Unlike France and UK that joined the US in bombing Syrian targets in April 2018, all of Europe could adopt the German position of non-participation, if the US decides to hit Iran directly or indirectly. More than likely, the Europeans would call for a UN Security Council meeting to resolve the conflict diplomatically, just as they did in May 2018 amid the Israeli killings of Palestinians protesting the US embassy opening in Jerusalem. The military solution scenario targeting Iran would be a major illustration of an ill-fated US foreign policy not just regionally, but globally as it would force nuclear-club members China and Russia on Iran’s side. This situation would be further complicated if there is nothing that arises from US-North Korean negotiations in June 2018, or if such negotiations are perfunctory and simply keep the status quo with some perfunctory agreement about avoiding provocative military exercises on both sides in exchange for improved economic relations. The idea that North Korea would strip itself of the nuclear deterrent is simply another of many illusions on the part of naïve politicians, analysts and policymakers.
In both Iran and North Korea, US foreign policy will result into a two-front ill-fated solutions that would further erode America’s global status. China and Russia would inadvertently be seen as the powers seeking stability; Europe would be further alienated seeking closer ties to Russia and China; and die-hard apologists of Pax Americana would still not have learned the lesson that the world power structure of 2018 is not the same as it was in 1950. As the undisputed economic global hegemonic power that more and more countries are following, China is leaving behind the US which is relying more heavily on its military might as the only leverage to assert imperial power. While US military power cannot be underestimated as leverage in the pursuit of global hegemony, history has taught us that no power in history has ever been able to maintain hegemony for very long on the basis of bankrupting its civilian economy just to maintain a strong defense. This is especially true of the US today with an economy in decline relative to other powers and domestic income distribution resembling that of non-Western developing nations.
The political elites – both Republicans and Democrats – and the business elites that control the media, think tanks and enjoy enormous influence over academic institutions through their funding are pursuing an ill-fated foreign policy in part to retain global market share but also to keep the social order at home and abroad frozen under the neoliberal model of political economy, whether that model is pluralistic (under the Democrat Party) or rightwing populist (Trump’s Republican Party). Although mired in contradictions in terms of achieving its own state goals, the militarist-expansionist US foreign policy solution has many dimensions and implications domestically and globally. This should not come as a surprise to anyone if they simply examine that only erosion of power has been achieved by US intervention since the Vietnam War but especially in the last two decades in Afghanistan, Iraq, across North Africa and the Middle East.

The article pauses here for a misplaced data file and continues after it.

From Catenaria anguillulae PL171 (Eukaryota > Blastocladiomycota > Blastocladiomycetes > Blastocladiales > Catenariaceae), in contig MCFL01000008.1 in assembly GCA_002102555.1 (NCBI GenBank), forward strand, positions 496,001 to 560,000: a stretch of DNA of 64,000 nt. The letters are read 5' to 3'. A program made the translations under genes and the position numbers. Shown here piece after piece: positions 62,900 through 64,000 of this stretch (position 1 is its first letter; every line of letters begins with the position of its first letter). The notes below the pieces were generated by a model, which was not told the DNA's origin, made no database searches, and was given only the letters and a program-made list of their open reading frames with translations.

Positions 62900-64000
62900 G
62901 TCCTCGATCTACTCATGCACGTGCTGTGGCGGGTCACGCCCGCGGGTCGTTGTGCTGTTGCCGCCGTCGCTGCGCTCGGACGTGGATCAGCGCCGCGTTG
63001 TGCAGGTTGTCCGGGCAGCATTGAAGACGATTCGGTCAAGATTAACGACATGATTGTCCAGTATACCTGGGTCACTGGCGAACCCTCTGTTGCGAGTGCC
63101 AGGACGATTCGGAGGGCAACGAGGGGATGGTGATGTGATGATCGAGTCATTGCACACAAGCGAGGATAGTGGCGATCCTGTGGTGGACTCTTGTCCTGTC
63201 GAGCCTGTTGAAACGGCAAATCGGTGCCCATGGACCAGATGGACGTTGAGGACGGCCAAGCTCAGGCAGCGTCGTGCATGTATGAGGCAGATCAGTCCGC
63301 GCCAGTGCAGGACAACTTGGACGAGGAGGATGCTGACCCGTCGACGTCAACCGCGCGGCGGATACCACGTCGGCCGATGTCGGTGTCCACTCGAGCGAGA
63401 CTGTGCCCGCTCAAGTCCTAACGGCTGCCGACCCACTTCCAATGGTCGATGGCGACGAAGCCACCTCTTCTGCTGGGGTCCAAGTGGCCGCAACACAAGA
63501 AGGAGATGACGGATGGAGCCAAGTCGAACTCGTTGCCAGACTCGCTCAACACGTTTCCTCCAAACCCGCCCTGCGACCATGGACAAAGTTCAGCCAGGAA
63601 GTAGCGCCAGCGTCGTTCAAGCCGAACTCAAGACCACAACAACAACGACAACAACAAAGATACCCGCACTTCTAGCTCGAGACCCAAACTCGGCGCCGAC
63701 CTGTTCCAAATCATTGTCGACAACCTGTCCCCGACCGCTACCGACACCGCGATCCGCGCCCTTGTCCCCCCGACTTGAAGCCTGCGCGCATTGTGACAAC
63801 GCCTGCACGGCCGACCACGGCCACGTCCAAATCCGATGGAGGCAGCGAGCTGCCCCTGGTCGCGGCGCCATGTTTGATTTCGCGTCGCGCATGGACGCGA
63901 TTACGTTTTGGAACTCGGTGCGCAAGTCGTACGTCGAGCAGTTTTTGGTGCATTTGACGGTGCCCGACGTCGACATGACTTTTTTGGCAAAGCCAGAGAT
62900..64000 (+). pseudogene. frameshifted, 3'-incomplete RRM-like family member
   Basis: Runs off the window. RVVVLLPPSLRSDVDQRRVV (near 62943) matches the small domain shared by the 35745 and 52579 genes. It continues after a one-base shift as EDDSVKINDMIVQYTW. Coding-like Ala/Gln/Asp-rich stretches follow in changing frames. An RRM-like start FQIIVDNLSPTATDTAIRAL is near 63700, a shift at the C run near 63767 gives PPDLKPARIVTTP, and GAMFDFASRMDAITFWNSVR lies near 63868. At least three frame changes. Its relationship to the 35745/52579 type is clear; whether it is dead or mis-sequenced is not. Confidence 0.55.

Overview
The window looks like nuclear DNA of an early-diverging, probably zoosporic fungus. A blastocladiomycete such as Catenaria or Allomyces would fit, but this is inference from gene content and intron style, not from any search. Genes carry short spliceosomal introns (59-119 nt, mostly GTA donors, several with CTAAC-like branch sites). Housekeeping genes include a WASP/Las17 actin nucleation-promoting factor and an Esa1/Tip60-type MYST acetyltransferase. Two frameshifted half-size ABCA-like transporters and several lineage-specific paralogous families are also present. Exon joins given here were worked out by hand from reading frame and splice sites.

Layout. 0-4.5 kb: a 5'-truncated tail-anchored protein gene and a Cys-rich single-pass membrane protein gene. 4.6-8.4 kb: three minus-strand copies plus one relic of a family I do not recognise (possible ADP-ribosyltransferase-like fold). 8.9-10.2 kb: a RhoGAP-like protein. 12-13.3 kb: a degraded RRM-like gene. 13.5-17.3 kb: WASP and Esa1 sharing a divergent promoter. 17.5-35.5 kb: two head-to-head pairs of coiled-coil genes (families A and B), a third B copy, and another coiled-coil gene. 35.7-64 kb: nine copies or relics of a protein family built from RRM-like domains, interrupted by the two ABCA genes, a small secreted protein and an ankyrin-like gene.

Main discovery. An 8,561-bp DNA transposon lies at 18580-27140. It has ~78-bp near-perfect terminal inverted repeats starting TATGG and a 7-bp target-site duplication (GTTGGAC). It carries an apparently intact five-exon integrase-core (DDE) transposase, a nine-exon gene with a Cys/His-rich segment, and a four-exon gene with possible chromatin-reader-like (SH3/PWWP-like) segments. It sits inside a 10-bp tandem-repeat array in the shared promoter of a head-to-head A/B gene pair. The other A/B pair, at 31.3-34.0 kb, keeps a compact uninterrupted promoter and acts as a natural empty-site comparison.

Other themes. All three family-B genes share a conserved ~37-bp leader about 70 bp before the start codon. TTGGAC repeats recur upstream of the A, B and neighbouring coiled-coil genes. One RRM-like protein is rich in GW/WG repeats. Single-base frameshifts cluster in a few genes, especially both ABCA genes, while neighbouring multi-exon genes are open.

Even by Trump’s own populist isolationist rhetoric, the result of militarism as a means of achieving regime change and integration of the country into the US orbit of influence has cost the US an estimated $7 trillion which has been added to the public debt. However, the combination of ideological, political, and economic impetus for “Empire As A Way of Life”, to borrow William Appleman Williams famous book title, has become “perpetual militarism and regime change as a way of life” under any administration. This is because Manifest Destiny indoctrination as a means of keeping capitalism viable remains deeply ingrained in the perceived short-term interests of the political and social elites that they see no alternative.
The question rarely arises about the heavy reliance on the defense sector’s inordinate influence in ill-fated foreign policy and the contradictions imbedded in such a policy. Despite losing market share over the past two decades because of increased competition from Asia, the United States still enjoyed the largest share of the global arms trade between 2012 and 2016 at 33 percent. From 2002 until the end of the Obama administration, America’s top ten arms buyers are Middle East countries led by Saudi Arabia $25.8 billion, followed by a commitment for $110 billion agreement signed with Trump in 2017; Egypt $17.1 billion; Israel $15.2 billion; Iraq $8.9 billion and United Arab Emirates $6.3 billion. Of the $1.7 spent on defense, the US accounts for $700 billion. Whereas the US spent 3.5% of its GDP on defense, China spends 2%, a reflection of the respective countries’ focus on defense vs. civilian economies.
Encouraged by the fall of the Soviet bloc, apologists of Pax Americana argue that the US “won the Cold War” and by extension the assumption is it has no rival, as though capitalism has national confines and determined by a nation’s military might. If this is indeed the case, why is there a new Cold War with Russia; in some respects just as contentious as the old Cold War? What exactly did the US “win” in the Cold War, other than weakening its civilian economy because of its massive transfer of funding from the civilian economy to the parasitic defense sector which remains as draining to the economy today as when President Eisenhower warned about the military industrial complex in his farewell address in January 1961.